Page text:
Though we were loath to tear ourselves away from the inspiring sight of a colossal Tar Heel fan drinking his beer straight from the pitcher a few feet from the stage, Unreal was called away from the festivities by a phone call informing us that our weekend houseguests were incoming on I-70, within eyeshot of the Dome.
The Final Four is at least as tough a ticket as the Super Bowl. Still, thousands of admission-impaired fans make pilgrimages to the host city to root on the ol' alma mater. Sure, scoring a scalped ticket would be nice, but Chet and Larry are the sort of diehards who feel that proximity to their squad is crucial, even if there's no hope of taking the game in live.
In 2000 they ventured to Indianapolis, where Chet's sister had a place. Her ex-boyfriend was a scalper, which meant tickets. The Spartans emerged with their first national title since Jud Heathcote and a gangly sophomore point guard named Magic Johnson led them to the promised land in 1979. The next year Michigan State made it to the Big Dance in Minneapolis, and so did Chet and Larry. They scored tickets that time too, but the road proved rockier. The defending champs were bounced in the semifinal round, and Chet got himself thrown in jail for decking a University of Maryland fan in frustration. Hours passed before a tipsy (and inexplicably barefoot) Larry arrived with a C-note to bail him out of the drunk tank.
This year, after North Carolina defeated Michigan State in Saturday's semis, more than 60 people were arrested for disorderly conduct in downtown East Lansing -- a decidedly modest paddy-wagon haul in light of past postgame Spartan looting. In the shadow of the Arch, a ticketless Chet and Larry managed to stay out of trouble, drowning their sorrows in Car Bombs (equal parts Jameson and Baileys) in front of the TV at Kitchen K.
Unreal, meanwhile, watched Michigan State and Louisville meet their respective ends in person, thanks to a hard-won press credential. Of course, "in person" is a term we employ loosely. So profound is the difference between the haves (William C. Rhoden of the New York Times) and have-nots (Unreal) among the credentialed media, that the former take in the games from eye level while bottom feeders like ours truly are made to sit in the facility's upper press box, a mile and a half up in Edward Jones' rafters. While Unreal was happy just to be in the building, our belly wasn't. The dinner buffet had been broken down before the first game tipped off, and NCAA officials didn't dispatch so much as a pretzel to our assigned aerie.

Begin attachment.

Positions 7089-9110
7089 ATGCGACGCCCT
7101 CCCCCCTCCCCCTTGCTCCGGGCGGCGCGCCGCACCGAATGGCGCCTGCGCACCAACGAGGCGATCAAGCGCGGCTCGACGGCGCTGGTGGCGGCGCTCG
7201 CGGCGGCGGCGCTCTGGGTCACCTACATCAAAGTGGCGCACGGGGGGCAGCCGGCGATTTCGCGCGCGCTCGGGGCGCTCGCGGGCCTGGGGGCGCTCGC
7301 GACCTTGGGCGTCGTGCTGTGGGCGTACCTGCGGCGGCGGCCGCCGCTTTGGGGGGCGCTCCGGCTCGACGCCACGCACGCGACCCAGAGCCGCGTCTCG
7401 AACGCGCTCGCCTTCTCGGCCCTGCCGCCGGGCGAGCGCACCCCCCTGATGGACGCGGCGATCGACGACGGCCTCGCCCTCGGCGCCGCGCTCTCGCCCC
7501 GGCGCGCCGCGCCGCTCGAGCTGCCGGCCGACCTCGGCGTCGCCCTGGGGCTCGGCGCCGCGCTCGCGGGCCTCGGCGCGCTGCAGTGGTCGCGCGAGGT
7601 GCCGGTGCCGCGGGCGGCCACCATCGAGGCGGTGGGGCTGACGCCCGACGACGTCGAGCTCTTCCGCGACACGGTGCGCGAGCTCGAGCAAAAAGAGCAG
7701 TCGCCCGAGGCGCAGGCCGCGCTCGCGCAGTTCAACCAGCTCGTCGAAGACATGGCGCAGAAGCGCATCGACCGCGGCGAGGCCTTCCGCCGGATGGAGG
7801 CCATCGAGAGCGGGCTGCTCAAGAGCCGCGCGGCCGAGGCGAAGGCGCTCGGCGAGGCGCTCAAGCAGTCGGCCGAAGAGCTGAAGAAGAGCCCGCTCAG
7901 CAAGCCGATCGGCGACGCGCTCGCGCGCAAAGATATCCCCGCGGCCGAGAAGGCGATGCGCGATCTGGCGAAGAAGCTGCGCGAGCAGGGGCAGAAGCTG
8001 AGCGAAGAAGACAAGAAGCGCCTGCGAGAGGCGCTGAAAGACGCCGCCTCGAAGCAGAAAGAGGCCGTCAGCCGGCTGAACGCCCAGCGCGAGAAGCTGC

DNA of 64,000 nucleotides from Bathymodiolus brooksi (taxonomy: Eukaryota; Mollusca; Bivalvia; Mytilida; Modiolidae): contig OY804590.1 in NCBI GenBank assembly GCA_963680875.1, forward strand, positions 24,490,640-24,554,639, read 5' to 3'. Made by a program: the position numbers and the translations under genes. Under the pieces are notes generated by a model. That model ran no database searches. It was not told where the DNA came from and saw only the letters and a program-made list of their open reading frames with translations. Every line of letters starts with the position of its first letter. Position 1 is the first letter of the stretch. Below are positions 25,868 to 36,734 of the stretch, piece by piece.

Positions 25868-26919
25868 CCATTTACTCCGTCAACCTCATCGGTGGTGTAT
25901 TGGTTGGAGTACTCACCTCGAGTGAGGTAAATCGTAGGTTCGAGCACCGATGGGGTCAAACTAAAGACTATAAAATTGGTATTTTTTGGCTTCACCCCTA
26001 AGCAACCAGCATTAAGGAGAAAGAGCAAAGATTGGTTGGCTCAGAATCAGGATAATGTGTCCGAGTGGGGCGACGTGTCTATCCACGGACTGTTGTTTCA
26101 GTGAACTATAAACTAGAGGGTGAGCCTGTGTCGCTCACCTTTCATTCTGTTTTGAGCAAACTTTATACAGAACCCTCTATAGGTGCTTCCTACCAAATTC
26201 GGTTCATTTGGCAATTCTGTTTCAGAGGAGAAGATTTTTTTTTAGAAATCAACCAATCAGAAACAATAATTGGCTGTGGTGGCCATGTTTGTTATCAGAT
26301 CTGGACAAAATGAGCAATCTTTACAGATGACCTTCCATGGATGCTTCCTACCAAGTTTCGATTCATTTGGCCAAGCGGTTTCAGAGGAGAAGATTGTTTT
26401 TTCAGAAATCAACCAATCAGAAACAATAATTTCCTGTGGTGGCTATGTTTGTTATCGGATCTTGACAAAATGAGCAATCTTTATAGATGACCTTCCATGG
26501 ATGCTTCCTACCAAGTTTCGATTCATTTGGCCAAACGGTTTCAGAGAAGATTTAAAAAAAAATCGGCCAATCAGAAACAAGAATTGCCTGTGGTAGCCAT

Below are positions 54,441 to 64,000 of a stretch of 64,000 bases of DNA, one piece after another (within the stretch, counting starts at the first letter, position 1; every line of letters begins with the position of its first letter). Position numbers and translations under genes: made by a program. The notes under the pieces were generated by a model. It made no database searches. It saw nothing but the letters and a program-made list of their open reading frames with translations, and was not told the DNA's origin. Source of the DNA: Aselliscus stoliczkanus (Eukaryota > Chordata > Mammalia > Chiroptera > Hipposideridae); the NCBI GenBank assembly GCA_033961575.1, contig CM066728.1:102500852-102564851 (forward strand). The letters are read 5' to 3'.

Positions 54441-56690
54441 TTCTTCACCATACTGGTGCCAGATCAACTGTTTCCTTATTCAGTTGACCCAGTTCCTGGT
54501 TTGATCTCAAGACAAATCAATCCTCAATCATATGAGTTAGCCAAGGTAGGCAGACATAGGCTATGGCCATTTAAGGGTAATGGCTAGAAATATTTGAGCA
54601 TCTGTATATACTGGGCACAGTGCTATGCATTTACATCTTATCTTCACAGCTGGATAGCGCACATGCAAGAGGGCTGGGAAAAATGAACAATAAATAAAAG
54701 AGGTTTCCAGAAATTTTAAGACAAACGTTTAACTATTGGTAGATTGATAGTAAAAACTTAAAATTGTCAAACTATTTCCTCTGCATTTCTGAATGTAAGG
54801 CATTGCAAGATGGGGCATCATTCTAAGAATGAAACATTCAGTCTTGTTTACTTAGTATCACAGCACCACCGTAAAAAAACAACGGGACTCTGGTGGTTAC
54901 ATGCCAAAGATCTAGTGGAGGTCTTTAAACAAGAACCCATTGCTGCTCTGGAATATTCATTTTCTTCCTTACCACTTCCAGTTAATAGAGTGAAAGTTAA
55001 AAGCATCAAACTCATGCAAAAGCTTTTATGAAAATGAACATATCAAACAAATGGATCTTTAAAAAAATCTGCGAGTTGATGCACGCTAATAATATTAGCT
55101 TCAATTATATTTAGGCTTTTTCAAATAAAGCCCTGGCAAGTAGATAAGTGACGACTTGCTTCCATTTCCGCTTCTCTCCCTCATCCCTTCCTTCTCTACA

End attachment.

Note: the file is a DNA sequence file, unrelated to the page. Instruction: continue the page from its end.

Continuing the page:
"I'm fucking starving," griped veteran WGNU radio broadcaster Skip Erwin, who eventually forked over $7 for a scrawny concession-stand cheese steak.
Half an hour prior to tip, Unreal and our high-altitude colleagues were struck by how slowly the capacity crowd of 47,754 seemed to be milling in. Five minutes later, the pace accelerated tenfold. Why? According to one guard who asked not to be named in print, entryway security was ordered to stop checking attendees' bags, in order to speed the inflow. We later heard that they eventually stopped checking for tickets, too.
Pity Chet and Larry.
The unofficial fan beverage of the Final Four was the open container of beer. This was largely brought on by the NCAA's prohibition of beer sales inside the Dome. The NCAA also does not permit gambling establishments to advertise in its official program, which might explain why Fairmount Park drew only a ho-hum crowd to what the Collinsville horse track's brass had hoped would be a robust -- and rare -- Sunday afternoon of racing.
Outdoor drinking was such a priority for tournament fanatics that they endured a heaping helping of mediocre live music (confidential to pop culture: Joss Stone is the next Sass Jordan, not the next Janis Joplin) on the grassy Gateway Mall Sunday in exchange for the right to commiserate and pound brews in the sun on the off day before the title game.
Chet and Larry having departed, Unreal's liver took Sunday off.
En route to the Dome the next day, we spotted a massive Illini-only pre-function under a large white tent outside Al Hrabosky's Ballpark Saloon. This was only unusual because: 1) It was, like, three o'clock in the afternoon, nearly six hours before the opening tip, and 2) Al Hrabosky's is located south of Busch Stadium, a geographical coordinate the weekend's revelers rarely ventured beyond. Soulard, easily the drinking capital of St. Louis, slogged through a normal to below-average weekend despite the gaudy "Welcome" banners that graced many an establishment. And while Washington Avenue bars poured 'em swift before the title game, it was business as usual at less-flashy joints.